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Local Runners Switching To Lighter Shoes For Marathon

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Gordy Leach Gordy Leach
Gordy Leach graduated from the University of Minnesota in 1974 wi...
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MINNEAPOLIS (WCCO) — Runners are getting ready for a big weekend here in Minneapolis and St. Paul as the 30th annual Medtronic Twin Cities Marathon is Sunday.

The 26.2 mile race starts at the Metrodome in downtown Minneapolis, winds around the Minneapolis Chain of Lakes, follows the Mississippi River into St. Paul and ends at the State Capitol.

There is also a 5k run and some kid-friendly races in St. Paul on Saturday.

Running shoes for these events have evolved over the decades. This year there are likely to be more runners than ever using light weight or minimalist shoes on the streets of the Twin Cities.

It’s a trend that even Wall Street has noticed. Serious runners can wear out a pair of shoes in less than a year. New running shoes often cost more than a hundred dollars. People are buying so many new running shoes and other athletic gear that Nike surpassed sales expectations in the last quarter.

“There are some who realize that their feet do need as much help as they can get to get them across the finish line of the marathon, or even the 10 mile, which is still a pretty long distance to run,” said Michael Stuart with Marathon Sports.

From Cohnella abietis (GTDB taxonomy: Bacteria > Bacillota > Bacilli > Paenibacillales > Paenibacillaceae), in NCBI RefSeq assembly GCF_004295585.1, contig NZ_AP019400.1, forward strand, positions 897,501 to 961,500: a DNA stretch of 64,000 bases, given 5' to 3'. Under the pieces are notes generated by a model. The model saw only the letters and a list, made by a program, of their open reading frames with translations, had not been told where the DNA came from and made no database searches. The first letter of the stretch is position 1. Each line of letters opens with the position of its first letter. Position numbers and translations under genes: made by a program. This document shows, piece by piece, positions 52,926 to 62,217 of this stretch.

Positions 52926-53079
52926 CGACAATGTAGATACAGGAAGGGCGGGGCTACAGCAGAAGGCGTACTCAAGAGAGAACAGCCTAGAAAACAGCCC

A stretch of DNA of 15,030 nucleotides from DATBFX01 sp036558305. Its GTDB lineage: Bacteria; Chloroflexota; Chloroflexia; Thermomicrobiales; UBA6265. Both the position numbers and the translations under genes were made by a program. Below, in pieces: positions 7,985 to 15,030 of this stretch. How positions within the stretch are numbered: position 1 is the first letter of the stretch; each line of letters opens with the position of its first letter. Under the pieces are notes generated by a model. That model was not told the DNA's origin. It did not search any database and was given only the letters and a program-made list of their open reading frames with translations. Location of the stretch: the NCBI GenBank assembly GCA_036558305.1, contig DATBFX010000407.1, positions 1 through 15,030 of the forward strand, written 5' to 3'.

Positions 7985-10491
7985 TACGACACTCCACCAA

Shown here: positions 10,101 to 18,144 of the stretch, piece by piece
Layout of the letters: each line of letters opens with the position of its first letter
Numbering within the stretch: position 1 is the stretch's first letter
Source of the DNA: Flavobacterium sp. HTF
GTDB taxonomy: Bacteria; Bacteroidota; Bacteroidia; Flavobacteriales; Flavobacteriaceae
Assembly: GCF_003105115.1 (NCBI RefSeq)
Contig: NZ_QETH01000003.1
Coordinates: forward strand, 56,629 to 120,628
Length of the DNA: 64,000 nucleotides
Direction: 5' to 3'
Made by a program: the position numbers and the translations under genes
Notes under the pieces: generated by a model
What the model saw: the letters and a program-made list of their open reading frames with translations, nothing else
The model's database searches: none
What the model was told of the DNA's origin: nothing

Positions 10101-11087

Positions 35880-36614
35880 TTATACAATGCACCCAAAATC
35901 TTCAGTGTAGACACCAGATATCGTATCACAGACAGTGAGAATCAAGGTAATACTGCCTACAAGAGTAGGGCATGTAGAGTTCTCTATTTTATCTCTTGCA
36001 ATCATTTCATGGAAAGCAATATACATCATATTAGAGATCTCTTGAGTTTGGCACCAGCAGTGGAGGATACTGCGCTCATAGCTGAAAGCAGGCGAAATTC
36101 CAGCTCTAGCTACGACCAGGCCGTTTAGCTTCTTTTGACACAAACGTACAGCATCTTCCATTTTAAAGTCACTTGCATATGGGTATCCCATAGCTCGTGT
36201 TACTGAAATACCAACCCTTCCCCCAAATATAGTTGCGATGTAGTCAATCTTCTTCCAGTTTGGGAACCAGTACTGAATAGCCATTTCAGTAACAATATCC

It seems that in the world of minimalist shoes, less is more. While a pair of these light weights can weigh about the same as one regular shoe, the prices are about the same.

“There’s a broad range of companies that make these, but a lot of the higher-end companies, they’ll start at 85, 90 & some of them go all the way up to about $130, so they’re definitely not less expensive,” said Stuart.

If you’re thinking of trying light-weight running shoes, and stimulating the economy a little bit, be aware that the transition from normal shoes to light weight shoes may have to be done gradually to avoid injury. Some runners prefer to just stick with what has always worked.

“I’ve run marathons, not running this one on Sunday, but I’ve run 10,” said Gregory Luce of Minneapolis. “I’m not one to try that shoe, or those kind of shoes, because I’d have to change my stride.  If I had to change my mechanics, I’ve never been injured running, I’m afraid I’d injure myself trying to run in a shoe I really don’t need.”

Here’s another interesting tidbit: According to Market watch in New York, sales of light weight running shoes should amount to $2 billion by the end of this year.

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